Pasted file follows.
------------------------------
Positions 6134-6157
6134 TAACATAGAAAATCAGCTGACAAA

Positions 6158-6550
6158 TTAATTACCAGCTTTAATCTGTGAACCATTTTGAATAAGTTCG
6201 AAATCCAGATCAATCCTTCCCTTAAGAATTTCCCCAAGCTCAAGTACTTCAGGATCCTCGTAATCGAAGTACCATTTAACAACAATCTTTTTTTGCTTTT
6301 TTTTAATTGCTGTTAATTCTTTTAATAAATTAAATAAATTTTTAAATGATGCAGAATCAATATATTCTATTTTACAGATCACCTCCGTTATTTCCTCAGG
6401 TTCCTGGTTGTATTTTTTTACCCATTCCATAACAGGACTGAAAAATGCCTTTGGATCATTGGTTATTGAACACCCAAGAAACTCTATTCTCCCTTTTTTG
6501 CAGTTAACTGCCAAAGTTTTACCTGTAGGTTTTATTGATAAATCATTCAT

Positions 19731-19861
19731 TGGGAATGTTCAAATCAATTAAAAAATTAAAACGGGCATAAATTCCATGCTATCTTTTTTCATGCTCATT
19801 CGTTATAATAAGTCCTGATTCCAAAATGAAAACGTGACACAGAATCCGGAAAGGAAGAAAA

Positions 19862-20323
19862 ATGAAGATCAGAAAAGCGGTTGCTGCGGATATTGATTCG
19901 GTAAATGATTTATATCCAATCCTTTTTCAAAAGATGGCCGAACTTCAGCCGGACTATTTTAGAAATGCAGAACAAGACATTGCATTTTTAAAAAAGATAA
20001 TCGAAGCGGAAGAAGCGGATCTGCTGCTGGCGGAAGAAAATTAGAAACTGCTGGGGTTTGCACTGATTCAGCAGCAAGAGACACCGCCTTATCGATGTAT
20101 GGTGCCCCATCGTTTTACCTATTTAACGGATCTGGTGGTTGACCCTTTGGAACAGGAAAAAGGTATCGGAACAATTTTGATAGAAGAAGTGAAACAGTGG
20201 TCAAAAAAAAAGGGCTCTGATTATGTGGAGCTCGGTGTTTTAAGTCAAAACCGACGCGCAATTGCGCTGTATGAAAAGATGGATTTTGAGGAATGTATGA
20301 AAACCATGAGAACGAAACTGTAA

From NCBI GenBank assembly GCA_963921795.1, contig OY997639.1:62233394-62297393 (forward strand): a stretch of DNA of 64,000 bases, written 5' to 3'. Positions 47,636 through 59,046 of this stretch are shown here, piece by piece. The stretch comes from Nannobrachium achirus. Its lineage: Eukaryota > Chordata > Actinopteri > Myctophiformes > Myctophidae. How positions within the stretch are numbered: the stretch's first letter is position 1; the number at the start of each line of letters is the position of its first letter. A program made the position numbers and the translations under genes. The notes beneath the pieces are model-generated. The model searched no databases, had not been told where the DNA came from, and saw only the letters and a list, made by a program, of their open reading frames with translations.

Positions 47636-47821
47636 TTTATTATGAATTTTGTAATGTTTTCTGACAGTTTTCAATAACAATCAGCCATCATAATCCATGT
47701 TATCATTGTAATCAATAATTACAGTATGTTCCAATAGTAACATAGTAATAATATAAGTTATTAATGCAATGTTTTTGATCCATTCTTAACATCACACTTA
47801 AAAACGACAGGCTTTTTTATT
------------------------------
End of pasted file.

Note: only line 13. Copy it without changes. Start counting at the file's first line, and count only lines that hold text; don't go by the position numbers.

19862 ATGAAGATCAGAAAAGCGGTTGCTGCGGATATTGATTCG